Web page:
Hot Sticky Mess – What’s happening with NZ?

Our neighbour New Zealand is currently highlighting the issues Australia may see get worse if we don’t heed the precedent.  We discuss the battle between government and central bank, inflation and a housing market falling after all that stimulus…

What’s happening in NZ

The wheels are falling off – the Adern government is not only losing popularity, dropping from 33% to 30% in August. Last night the former NZ deputy prime minister Winston Peters severed ties with Arderns’ government, promising to never support the government while she is in charge.

The RBNZ faces a tough but inevitable decision today as they do their job to reduce inflation with the only ammunition they have, while the NZ policy settings exacerbate inflation and cause a wage and currency driven inflation spiral – a hot sticky mess.

RBNZ decision day

The RNBZ will announce their interest rate decision, with the current market surveys suggesting 75bps hike on Wednesday, markets currently priced in 64.8bps worth of a hike.

Recent data doesn’t paint a clear story; last week’s PPI numbers were worse than expected and showed marked contraction, however last month’s CPI (which was after the RBNZ’s last meeting) showed an increase in consumer inflation of 2.2% for the third quarter (1.5% expected and 1.7% prior).

The RBNZ is facing a huge inflation push from unprecedented wage growth, with the September quarter wage growth coming in at 2.6%. NZ businesses have no option but to pass these rises in the product selling price exacerbating inflation.

Policies Exacerbating NZ Issues

The RNBZ now seems to be facing a wage-push inflation spiral, with the government’s immigration policy causing massive labour shortages and large wage increases.  This is after their Covid 19 response, much like Australia and the rest of the world was to flood the economy with cheap credit – however NZ lived a mostly undisturbed covid life, with minimal lockdowns (outside of Auckland), this meant the demand shock was larger than most other countries and inflation has been far greater. 

Currently the 2-year NZ swap rate is sitting above the US by about 0.3%, however as the world inflation begins to slow, in NZ there has been no respite, so in 12 months this differential will be above 1% pushing the NZ dollar higher and therefore further inflation.

Mortgage Stress

NZ mortgage rates are now at 6.99%, with the RBNZ cash rate at 3.5% - to put this in perspective the last time rates were this high in NZ was around 2008, as the world entered the GFC.  As we’ve looked at previously, NZ had the highest, unprecedented house price growth over covid due to their island safe haven status.  Further delving into this, in 2009 the average NZ home was around $430,000 and towards the end of the covid growth cycle peaked at over $1,000,000 – 230% growth.  During this time average wages only grew around 2% per annum or c35% over the same period.  More recently NZ has seen a large tick up in wage growth at around 5%– but this is due to labour shortages, a worldwide phenomenon mainly driven by the long visa processing times, unlike similar countries like Australia who has eased this bottleneck to help labor shortages.  These will be reduced over time putting downward pressure once again on wages.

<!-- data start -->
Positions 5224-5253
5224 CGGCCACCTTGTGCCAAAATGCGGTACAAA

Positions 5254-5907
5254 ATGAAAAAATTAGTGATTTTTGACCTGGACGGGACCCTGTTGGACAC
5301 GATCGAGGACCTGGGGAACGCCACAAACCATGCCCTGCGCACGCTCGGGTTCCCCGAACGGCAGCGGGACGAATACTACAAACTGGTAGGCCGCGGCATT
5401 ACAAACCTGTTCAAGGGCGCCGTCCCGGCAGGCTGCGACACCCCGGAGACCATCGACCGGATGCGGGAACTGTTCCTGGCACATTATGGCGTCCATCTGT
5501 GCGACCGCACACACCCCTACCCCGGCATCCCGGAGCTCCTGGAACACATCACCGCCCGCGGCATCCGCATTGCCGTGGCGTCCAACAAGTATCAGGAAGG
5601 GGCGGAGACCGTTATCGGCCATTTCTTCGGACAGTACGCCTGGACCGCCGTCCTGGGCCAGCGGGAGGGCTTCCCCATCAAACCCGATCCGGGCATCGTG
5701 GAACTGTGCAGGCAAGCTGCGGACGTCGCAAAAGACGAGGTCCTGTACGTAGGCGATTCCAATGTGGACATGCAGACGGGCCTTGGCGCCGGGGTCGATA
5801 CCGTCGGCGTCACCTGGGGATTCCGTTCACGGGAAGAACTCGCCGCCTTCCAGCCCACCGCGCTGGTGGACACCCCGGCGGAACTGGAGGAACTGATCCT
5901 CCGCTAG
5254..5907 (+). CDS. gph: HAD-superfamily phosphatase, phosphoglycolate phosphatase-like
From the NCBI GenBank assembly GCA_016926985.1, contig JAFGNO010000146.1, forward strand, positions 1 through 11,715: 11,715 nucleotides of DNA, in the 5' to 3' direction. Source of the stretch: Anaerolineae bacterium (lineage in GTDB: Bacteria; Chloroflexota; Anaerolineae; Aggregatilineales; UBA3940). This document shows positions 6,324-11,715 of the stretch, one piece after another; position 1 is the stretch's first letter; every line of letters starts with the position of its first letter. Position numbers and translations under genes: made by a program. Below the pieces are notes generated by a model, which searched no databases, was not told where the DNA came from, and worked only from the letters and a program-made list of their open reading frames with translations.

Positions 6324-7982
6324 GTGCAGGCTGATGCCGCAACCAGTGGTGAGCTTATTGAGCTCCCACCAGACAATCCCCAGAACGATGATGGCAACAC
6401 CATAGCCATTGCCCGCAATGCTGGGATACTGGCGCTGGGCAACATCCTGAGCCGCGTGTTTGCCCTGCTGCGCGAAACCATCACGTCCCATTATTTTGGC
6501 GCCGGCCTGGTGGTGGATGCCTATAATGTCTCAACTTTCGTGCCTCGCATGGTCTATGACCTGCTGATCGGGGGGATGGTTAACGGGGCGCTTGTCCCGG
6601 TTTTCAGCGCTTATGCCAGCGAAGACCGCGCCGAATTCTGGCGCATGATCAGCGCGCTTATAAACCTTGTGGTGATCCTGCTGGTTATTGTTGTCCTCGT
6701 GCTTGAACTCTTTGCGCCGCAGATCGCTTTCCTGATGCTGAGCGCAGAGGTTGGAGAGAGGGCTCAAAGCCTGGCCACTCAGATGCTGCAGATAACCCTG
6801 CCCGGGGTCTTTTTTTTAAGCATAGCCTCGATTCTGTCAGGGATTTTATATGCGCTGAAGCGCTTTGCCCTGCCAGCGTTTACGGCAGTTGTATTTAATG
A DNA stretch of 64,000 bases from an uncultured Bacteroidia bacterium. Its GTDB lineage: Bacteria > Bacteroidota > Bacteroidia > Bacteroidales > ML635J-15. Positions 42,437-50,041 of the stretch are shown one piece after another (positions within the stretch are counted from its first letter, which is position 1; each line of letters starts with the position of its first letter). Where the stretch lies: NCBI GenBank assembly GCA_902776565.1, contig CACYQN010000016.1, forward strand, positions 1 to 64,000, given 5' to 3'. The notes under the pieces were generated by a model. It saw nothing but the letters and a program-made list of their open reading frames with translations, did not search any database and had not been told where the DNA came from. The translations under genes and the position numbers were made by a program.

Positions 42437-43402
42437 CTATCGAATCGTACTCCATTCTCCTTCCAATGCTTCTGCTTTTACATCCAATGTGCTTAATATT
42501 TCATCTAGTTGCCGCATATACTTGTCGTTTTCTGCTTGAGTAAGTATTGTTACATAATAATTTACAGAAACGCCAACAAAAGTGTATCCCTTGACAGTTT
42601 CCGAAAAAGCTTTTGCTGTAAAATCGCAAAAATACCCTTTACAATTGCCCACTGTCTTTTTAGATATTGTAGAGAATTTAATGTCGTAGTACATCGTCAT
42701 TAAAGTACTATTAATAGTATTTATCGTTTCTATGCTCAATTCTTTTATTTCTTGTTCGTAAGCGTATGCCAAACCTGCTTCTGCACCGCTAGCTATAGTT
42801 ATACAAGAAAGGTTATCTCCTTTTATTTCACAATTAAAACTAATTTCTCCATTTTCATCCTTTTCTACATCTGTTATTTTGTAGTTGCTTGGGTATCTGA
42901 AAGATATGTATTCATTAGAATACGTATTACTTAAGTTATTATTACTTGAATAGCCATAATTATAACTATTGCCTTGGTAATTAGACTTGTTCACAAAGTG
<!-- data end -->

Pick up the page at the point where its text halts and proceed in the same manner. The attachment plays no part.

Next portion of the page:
So what does this mean. New Zealanders are paying mortgages 230% higher than 2009 with 35% higher wages – hard to imagine – and this is about to get worst with the expected 50-75Bp interest rate decision from the RBNZ today.

More recently house prices have started to understandably decrease, dropping 9.7% in 2022. At this rate this will soon trap many buyers in negative equity.




Hot sticky inflation mess

NZ appears to be one of the hottest inflation markets in the world… and due to fiscal settings of the Ardern government it is creating a hot sticky inflation mess.

Once again – without governments working WITH their central banks and setting fiscal policies to relieve pressures – central banks will continue to fire their monetary guns decimating businesses and individuals alike.  House prices have started to decline at a rapid rate and mortgage stress is on the rise, as real wage growth is nearly 200% behind house price growth. With the RNBZ already raising interest rates 2.75% this year and an expected 0.75% today – at an average mortgage of $360,000 this has increased repayments by $825 per month. Today’s decision will increase them by an additional $225, totaling $1050 per month.

Australia faces similar pressures with our RBA much slower to act than RBNZ allowing us to observe what happens with the action/reaction precedent of NZ. Whether we follow the same road remains to be seen and ultimately again comes down to whether Chalmers and Lowe act in unison or in a tug-of-war with our economy and housing market in between.



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